One Nation Under Stress

The trouble with stress as an idea

Lean in or Fall Over?

How to resolve the "work-life conflict" debate

In 2003 Lisa Belkin created quite a stir reporting in the New York Times on women in the upper reaches of corporate life who were leaving the workplace to stay home to take care of their families. Recently Judith Warner interviewed a number of women who had “opted out,” in order to see how things look to them now. In an August, 2013 cover story in the Times she reported that the only group of women who had fared really well were those who had the most money, the best educational credentials and terrific social networks. As their children had gotten older, they were able to find jobs or create jobs for themselves fairly easily after long absences from the workplace. But for those not in the “superelite,” the road has been substantially rockier.

One of the women Warner interviewed had been a poster child early on for the “opt-out revolution" and was interviewed for “60 Minutes.” At that time she said that she was “so stressed” trying to manage family life and a high-pressure job that she had needed to leave her paid job in order to save her marriage. After leaving the workplace she had a third child and settled into a life at home, but things haven’t worked out well for her in the long run. The marriage collapsed under the weight of her sagging self-confidence and increased dependency on her husband. She said she began to feel like a “loser.” She divorced, and although she was lucky enough to get a job, her present salary doesn’t approach her old one. Watching the video of that “60 Minutes” interview now, she says with regret, “It wasn’t the perfect fairy tale ending.” Another mother told Warner that after deciding to stay home she began to feel resentful because husband expected her to do all the housework:  “I had the sense of being in an unequal marriage.” Although now that her children are older she’s built a company from the ground up and is proud of her success, she’s still doing all the family work, from picking up her daughters after to school to planning birthday parties, and says that “the pace at which I’m living now is unsustainable.” And these women are the lucky ones: they aren’t single mothers working low-wage jobs for whom opting out was never an option, and for whom taking time off to care for a sick child or manage a crisis could cost them their jobs.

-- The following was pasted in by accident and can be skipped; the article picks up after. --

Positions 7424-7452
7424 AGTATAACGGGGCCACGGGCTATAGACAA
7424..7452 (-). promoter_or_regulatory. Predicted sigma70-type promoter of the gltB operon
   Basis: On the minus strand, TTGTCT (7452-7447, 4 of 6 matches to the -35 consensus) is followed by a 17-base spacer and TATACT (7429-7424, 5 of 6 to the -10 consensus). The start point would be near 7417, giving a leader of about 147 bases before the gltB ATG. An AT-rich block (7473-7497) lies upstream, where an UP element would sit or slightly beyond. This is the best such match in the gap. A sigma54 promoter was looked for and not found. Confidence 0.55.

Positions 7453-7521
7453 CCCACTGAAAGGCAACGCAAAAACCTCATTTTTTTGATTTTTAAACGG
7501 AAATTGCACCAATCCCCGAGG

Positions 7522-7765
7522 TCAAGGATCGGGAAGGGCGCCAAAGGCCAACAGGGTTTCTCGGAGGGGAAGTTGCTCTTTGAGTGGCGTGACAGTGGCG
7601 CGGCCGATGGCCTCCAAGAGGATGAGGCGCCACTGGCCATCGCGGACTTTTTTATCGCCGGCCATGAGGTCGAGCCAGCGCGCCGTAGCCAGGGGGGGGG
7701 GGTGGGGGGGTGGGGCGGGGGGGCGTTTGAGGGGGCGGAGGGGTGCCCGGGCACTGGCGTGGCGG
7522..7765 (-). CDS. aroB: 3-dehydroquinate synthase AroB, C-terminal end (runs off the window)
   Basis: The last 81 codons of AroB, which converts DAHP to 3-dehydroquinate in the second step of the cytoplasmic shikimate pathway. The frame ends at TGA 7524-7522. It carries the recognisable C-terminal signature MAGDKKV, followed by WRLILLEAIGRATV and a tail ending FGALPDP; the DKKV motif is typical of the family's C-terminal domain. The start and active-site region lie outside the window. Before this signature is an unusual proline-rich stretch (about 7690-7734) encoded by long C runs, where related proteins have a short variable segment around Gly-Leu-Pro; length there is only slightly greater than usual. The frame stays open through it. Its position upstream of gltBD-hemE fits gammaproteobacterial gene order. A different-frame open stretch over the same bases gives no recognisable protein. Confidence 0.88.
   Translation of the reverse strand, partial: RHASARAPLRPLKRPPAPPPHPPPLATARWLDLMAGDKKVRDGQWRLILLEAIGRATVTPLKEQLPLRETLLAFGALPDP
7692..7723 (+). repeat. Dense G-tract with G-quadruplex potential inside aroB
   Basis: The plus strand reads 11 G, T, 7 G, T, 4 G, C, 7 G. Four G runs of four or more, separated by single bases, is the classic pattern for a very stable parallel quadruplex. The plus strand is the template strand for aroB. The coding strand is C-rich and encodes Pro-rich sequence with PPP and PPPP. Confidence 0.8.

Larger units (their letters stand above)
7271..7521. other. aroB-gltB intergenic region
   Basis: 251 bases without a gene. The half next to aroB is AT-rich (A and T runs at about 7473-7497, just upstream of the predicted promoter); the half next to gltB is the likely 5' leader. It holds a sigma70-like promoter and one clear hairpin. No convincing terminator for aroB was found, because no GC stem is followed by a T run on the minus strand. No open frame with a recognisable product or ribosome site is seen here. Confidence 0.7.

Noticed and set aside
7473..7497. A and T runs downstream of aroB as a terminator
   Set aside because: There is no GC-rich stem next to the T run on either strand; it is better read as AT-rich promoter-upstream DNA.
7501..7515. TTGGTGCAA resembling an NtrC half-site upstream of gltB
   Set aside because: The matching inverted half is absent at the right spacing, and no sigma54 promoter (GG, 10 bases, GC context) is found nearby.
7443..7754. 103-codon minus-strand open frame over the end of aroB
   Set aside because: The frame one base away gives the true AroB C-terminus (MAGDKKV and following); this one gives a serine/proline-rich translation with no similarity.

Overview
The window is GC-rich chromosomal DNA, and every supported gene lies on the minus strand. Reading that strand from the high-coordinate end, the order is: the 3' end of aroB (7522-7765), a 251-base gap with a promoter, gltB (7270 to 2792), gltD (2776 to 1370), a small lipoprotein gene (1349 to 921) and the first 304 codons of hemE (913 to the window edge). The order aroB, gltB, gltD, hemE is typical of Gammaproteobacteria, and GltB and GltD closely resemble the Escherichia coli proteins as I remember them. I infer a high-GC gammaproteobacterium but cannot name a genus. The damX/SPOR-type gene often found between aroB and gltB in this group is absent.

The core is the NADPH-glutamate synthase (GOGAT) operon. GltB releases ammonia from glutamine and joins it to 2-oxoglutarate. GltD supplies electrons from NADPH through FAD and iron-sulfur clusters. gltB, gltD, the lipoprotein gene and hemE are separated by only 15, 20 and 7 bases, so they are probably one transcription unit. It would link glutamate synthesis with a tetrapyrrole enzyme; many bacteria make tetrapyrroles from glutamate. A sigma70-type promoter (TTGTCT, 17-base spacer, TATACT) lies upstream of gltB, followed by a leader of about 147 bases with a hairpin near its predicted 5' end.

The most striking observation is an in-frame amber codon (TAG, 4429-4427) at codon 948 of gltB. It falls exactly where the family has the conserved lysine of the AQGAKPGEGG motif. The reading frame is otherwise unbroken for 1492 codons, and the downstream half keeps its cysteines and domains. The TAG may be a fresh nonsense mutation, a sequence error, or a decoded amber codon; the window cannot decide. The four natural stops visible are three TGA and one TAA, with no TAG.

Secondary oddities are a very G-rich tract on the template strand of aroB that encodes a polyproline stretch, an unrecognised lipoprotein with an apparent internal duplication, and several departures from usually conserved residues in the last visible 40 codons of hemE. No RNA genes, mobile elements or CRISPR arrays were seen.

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The recent upsurge in debates about whether women can "have it all" may speak to a disquiet that has been brewing for a long time as middle-class women have put their shoulders to the grindstone and begun to wonder whether it’s just too heavy to push. Media discussions about the stress of trying to “juggle” multiple roles and “balance” life and work are legion, but many of those discussions have centered on women. As a society we seem to view the resolution of so-called work-life conflict as women’s work:  it is women who are supposed to resolve the conflictby becoming more assertive at work (see Sheryl Sandberg's Lean In: Women, Work and the Will to Lead) or less perfectionistic (see Debra Spar's Wonder Women:  Sex, Power and the Quest for Perfection), or by reducing our work hours, or simplifying our lives or managing our stress by making more to-do lists and doing more yoga. Can it be that the more we “lean in” the more likely we are to fall over?